Teach Yourself Spanish - PDF (1939) by N. Scarlyn Wilson

Teach Yourself Spanish by N. Scarlyn Wilson

Teach Yourself Spanish
Teach Yourself Spanish 



This book hopes to make the task of learning Spanish pleasant as well as profitable. It provides a good grounding in the essentials of the language and tells the reader something about Spain. Anyone who has worked carefully through the lessons should be able to make himself understood in Spanish- speaking countries and tackle a book or newspaper in Spanish.


Spanish, whether for cultural or commercial reasons, is well worth studying. It is spoken not only in Spain, but throughout Latin America, with the exception of Brazil, and even there, where the official language is Portuguese, you could make yourself understood. That is, of course, if you can also make yourself understood to a Spaniard. It is the purpose of this book to enable you to do so.

When you have worked through it, you should be in a position to read any Spanish novel or newspaper, to speak enough of the language to be able to converse and to write it comprehensibly, though your rendering will not be faultless. This book follows the main model of Teach Yourself French, published in the same series.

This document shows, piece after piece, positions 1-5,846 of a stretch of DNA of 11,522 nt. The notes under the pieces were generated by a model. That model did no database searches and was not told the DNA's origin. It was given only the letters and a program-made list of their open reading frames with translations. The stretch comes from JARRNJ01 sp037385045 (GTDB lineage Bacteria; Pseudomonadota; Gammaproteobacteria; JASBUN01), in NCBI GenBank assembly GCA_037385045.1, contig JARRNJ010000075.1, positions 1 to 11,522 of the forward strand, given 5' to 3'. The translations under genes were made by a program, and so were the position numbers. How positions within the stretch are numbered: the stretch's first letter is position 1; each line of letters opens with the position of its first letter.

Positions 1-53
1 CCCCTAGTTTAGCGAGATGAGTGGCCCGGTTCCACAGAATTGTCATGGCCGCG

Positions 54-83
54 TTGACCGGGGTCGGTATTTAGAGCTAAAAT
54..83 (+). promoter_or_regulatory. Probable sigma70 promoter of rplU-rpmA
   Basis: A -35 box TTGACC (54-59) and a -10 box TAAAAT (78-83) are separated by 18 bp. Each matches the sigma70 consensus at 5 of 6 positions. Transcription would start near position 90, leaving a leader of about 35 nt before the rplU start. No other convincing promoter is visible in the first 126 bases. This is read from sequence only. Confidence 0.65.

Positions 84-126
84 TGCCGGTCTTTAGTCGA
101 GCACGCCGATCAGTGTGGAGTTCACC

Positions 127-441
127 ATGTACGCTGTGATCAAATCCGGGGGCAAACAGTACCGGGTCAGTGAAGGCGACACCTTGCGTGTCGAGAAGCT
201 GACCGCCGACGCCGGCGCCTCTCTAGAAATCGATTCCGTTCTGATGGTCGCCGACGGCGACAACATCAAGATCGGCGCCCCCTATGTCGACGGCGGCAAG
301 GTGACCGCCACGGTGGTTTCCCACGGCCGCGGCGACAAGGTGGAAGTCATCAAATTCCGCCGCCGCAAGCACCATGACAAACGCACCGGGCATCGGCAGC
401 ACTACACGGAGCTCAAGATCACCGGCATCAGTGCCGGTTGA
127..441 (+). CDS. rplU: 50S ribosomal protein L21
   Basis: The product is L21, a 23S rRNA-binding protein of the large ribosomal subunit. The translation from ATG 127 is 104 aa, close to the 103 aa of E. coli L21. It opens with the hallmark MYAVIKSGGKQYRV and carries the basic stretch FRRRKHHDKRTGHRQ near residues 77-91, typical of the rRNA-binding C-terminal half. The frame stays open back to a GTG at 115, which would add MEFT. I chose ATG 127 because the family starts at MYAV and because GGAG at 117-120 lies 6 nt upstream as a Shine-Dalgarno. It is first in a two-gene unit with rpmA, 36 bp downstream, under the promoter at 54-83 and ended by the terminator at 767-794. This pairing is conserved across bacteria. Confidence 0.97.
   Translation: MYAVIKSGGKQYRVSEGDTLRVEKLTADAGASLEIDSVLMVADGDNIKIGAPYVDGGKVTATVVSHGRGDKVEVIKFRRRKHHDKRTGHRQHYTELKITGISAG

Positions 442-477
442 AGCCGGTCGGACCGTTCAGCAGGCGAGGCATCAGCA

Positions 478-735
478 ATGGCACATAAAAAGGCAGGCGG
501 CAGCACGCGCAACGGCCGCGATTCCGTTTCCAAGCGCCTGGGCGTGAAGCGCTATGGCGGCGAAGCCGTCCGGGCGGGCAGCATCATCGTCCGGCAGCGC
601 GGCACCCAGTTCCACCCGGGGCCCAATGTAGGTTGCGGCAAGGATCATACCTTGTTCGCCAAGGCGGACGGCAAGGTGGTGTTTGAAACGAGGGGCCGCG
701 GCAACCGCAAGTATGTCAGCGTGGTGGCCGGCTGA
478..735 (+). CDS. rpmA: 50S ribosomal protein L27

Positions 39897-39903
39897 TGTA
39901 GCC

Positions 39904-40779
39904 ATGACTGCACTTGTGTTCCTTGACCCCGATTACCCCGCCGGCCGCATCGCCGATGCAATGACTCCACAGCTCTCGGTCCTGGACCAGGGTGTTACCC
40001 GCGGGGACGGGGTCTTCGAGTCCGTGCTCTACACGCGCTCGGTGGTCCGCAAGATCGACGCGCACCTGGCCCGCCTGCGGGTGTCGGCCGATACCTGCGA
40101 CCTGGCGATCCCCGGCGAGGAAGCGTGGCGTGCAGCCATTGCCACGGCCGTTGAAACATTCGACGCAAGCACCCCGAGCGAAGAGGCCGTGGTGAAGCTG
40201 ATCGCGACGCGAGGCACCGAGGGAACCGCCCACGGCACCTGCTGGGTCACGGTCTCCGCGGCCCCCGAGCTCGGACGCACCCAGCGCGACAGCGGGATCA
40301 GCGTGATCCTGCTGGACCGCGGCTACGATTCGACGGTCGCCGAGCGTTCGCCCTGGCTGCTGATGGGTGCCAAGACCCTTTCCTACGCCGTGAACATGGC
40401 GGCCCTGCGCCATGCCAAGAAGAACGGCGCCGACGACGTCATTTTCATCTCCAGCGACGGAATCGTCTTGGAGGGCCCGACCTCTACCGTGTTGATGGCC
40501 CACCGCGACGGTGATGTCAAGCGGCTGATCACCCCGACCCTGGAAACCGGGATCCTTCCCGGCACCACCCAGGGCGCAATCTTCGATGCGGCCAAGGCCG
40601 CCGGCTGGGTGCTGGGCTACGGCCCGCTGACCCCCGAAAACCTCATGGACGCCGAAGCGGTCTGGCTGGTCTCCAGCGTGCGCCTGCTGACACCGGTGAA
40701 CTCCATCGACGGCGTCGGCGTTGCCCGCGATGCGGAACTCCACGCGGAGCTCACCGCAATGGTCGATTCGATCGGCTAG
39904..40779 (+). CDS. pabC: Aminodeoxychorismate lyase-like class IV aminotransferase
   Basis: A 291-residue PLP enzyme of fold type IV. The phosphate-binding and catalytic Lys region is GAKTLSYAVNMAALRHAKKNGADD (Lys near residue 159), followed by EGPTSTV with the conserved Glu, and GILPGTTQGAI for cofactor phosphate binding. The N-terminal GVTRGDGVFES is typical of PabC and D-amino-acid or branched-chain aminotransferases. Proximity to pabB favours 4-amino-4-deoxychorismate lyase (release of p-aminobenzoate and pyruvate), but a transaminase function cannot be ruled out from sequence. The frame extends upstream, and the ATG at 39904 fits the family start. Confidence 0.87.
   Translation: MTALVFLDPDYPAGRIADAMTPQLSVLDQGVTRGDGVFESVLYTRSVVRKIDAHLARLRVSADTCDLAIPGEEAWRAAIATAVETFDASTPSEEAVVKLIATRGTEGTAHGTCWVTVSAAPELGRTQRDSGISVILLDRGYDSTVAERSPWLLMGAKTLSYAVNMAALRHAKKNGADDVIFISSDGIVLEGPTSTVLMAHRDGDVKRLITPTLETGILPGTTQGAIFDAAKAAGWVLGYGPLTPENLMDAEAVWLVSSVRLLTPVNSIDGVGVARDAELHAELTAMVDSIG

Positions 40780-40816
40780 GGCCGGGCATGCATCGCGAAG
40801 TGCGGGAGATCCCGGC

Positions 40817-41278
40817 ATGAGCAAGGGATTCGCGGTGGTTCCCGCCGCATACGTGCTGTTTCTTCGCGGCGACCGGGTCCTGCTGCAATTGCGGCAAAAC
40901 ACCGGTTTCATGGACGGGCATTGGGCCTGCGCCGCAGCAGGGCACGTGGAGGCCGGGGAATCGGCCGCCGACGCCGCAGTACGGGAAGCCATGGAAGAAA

There are several reasons for this. In the first place, I hope that some who studied that volume may be encouraged to tackle this one, and, knowing the ways of the first, they will find it easier to embark upon its companion. Secondly, what proved successful in one case, may reasonably be considered likely to prove acceptable in. another, so that people coming fresh to this book should be able to make good use of it as those who studied Teach Yourself, French.

At first sight, it would seem that, by following the methods of another volume, I lay open to a charge of plagiarism. This accusation leaves my withers (whatever they may be) unwrung. For, as I was responsible for modernizing Sir John Adams' admirable Teach Yourself French, I see no reason why I should not be allowed to borrow from myself. After all, as the lunatic very luminously observed: " If I can't bang my head against my own mantelpiece, whose mantelpiece can I bang it against? "

Author: N. Scarlyn
Wilson Publication Date: 1939



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